Well, I will provide all the supporting documents as well as the affidavits, and see what happens. I also had an employment-based petition which I did not pursue when I applied for the marriage-based one - maybe I should include that in my waiver application to prove that I did not get married for the sole purpose of a Green Card!! What do you think? </div></BLOCKQUOTE>


                    YOur marriage barely lasted a year . Your marriage based on uscis standards 2/26/2008 did not even last a year. barely 8 months. When did you seperate?


                    I would be pursuing that employment based app once more if it were me. Check with your lawyer to get back to H1b. You havent answered my other questions, but even without them, this is not looking very good for an approval IMO.

                    Comment


                    • #11
                      <BLOCKQUOTE class="ip-ubbcode-quote"><div class="ip-ubbcode-quote-title">quote:</div><div class="ip-ubbcode-quote-content">Originally posted by SC:
                      Hi ProudUSC (I love your user ID by the way, you SHOULD BE PROUD - this is the best country in the world!!),
                      Thank you for the positive words! Well, since my divorce is getting finalized this December, and the condition was valid till February 2010, I am not sure if that still applies after this December, or if I should be depending on the one year extension they give you once they receive the waiver application, which they should sometime in January. In that case, hopefully they will give me an extension till January 2010, and in case it gets declined (fingers crossed for the opposite), I would be deported after that! </div></BLOCKQUOTE>

                      Thank you, SC. And, please ignore Son of Michael. 4Now is very knowledgeable, so it is good advice to listen to him. I wish you luck and hopefully all will go well for you.

                      Comment


                      • #12
                        An I-751 will be denied only if you do not provide very minimal ebvidence of a bona fide marriage. The approval rate is extremely high. I do believe your marriage to be fraudulent based on your blase attitude but that will not be of concern to immigration. Their standards are much lower than mine. Actually, everyone's standards are much lower than mine. USCIS approves all applications as long as it is the right form and the right fee. They don't bother even reading whats on the form. They just check the version, the fee and stamp approved.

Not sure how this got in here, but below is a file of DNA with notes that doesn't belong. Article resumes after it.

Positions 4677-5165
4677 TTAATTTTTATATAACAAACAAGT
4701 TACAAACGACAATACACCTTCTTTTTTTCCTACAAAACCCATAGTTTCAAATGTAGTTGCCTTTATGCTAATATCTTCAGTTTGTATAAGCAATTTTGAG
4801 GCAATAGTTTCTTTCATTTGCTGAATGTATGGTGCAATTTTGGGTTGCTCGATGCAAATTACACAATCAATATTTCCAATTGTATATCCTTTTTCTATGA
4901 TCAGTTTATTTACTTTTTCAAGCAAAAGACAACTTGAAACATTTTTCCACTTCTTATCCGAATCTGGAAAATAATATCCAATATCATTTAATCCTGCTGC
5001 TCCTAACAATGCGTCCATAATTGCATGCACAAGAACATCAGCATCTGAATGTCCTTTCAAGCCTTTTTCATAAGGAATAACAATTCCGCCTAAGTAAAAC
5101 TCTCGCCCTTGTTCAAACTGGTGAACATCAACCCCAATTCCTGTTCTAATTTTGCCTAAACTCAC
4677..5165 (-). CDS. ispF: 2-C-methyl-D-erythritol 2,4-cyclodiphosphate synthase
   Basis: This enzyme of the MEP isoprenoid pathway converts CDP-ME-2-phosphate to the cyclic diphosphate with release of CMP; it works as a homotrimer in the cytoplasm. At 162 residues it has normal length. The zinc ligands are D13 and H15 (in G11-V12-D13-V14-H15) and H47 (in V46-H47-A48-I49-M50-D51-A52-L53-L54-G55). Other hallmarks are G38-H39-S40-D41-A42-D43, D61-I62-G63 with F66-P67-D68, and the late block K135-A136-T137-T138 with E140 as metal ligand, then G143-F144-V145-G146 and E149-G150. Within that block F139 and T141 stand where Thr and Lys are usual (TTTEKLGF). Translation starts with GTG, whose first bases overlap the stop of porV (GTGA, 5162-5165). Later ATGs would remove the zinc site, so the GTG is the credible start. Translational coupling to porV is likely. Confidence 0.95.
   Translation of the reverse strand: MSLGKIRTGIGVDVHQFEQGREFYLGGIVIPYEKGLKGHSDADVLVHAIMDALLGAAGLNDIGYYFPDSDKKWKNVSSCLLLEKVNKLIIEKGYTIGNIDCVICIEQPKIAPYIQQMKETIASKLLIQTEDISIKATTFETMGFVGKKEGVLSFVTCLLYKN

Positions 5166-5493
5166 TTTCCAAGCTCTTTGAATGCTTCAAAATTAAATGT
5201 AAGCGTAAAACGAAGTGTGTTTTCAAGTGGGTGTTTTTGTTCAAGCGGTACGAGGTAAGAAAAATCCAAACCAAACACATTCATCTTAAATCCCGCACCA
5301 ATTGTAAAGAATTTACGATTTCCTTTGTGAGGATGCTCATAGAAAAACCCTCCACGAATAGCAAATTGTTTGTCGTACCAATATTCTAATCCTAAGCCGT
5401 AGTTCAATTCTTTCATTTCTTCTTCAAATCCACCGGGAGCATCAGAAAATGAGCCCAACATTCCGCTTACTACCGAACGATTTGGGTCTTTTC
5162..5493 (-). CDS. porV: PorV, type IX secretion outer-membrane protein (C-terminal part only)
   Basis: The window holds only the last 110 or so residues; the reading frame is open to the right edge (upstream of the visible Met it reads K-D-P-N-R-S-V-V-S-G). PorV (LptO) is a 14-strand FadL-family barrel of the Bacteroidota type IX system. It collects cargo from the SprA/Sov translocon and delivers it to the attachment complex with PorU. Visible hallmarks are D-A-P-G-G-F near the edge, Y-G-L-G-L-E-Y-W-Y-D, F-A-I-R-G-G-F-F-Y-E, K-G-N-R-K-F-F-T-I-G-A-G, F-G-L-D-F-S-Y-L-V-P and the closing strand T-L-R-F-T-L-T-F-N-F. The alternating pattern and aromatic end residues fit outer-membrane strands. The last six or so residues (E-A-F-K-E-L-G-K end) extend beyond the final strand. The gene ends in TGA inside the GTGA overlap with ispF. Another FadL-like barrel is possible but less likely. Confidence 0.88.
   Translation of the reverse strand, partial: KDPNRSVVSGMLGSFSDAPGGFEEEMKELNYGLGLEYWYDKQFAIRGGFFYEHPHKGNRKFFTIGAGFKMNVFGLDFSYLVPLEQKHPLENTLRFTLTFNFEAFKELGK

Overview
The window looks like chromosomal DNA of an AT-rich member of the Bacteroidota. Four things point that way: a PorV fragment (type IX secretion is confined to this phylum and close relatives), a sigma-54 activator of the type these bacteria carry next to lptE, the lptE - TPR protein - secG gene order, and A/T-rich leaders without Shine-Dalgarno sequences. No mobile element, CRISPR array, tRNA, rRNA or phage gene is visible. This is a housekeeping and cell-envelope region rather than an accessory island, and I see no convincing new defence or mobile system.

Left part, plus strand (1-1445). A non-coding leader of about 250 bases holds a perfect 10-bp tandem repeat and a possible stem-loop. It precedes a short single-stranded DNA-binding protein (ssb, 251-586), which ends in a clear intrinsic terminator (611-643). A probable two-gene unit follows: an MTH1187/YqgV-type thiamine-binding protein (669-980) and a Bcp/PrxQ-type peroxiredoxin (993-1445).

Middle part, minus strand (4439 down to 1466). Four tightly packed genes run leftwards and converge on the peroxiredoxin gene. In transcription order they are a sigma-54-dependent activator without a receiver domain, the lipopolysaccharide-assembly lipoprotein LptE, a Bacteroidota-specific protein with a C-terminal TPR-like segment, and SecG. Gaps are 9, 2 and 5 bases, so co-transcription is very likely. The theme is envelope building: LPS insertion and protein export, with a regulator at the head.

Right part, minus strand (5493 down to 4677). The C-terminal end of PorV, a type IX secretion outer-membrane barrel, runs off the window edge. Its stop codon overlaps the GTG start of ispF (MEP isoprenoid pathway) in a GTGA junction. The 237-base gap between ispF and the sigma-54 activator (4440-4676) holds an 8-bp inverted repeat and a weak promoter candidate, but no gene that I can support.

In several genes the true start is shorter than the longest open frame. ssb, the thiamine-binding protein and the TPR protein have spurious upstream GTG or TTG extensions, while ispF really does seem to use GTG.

Comment


                        • #13
                          <BLOCKQUOTE class="ip-ubbcode-quote"><div class="ip-ubbcode-quote-title">quote:</div><div class="ip-ubbcode-quote-content">Originally posted by ProudUSC:And, please ignore Son of Michael. 4Now is very knowledgeable, so it is good advice to listen to him. I wish you luck and hopefully all will go well for you. </div></BLOCKQUOTE>

                          I gave the official government web site and you gave him some scam operation web site. He should listen to you??? !

                          Comment


                          • #14
                            <BLOCKQUOTE class="ip-ubbcode-quote"><div class="ip-ubbcode-quote-title">quote:</div><div class="ip-ubbcode-quote-content">Originally posted by SonofMichael:
                            <BLOCKQUOTE class="ip-ubbcode-quote"><div class="ip-ubbcode-quote-title">quote:</div><div class="ip-ubbcode-quote-content">Originally posted by ProudUSC:And, please ignore Son of Michael. 4Now is very knowledgeable, so it is good advice to listen to him. I wish you luck and hopefully all will go well for you. </div></BLOCKQUOTE>

                            I gave the official government web site and you gave him some scam operation web site. He should listen to you??? ! </div></BLOCKQUOTE>

                            The information I provided him was not bogus and is less confusing than information that is provided on the USCIS web site.

                            Comment


                            • #15
                              Hi 4now,
                              My marriage lasted 14 months - the Green Card date was only about 7 months prior to filing for divorce, and 10 months if you include divorce processing time.
                              Also, as I mentioned earlier, the very reason for applying for a waiver is if the marriage is terminated before the two year window period. However, like SonOfMichael pointed out, as long as I have the right documents, there is a chance, however slim, that they might approve it. Sure I might be called for interviews, but I am prepared to prove that it was as bona fide as it can be. Also, I am sorry if SonOfMichael thinks that I have a blase attitude - it has just been very hard for me, and I would really look for any helpful information that I can get at this point.
                              4now, I did talk to some people and came to know that there "might be some way" to re-pursue the employment-based petition, but not before the waiver application is declined. So there is not much I can do on that regard unless I get a decline notification and in the two months they give you for the deportation proceedings, I can somehow reopen the employment-based application.

                              Comment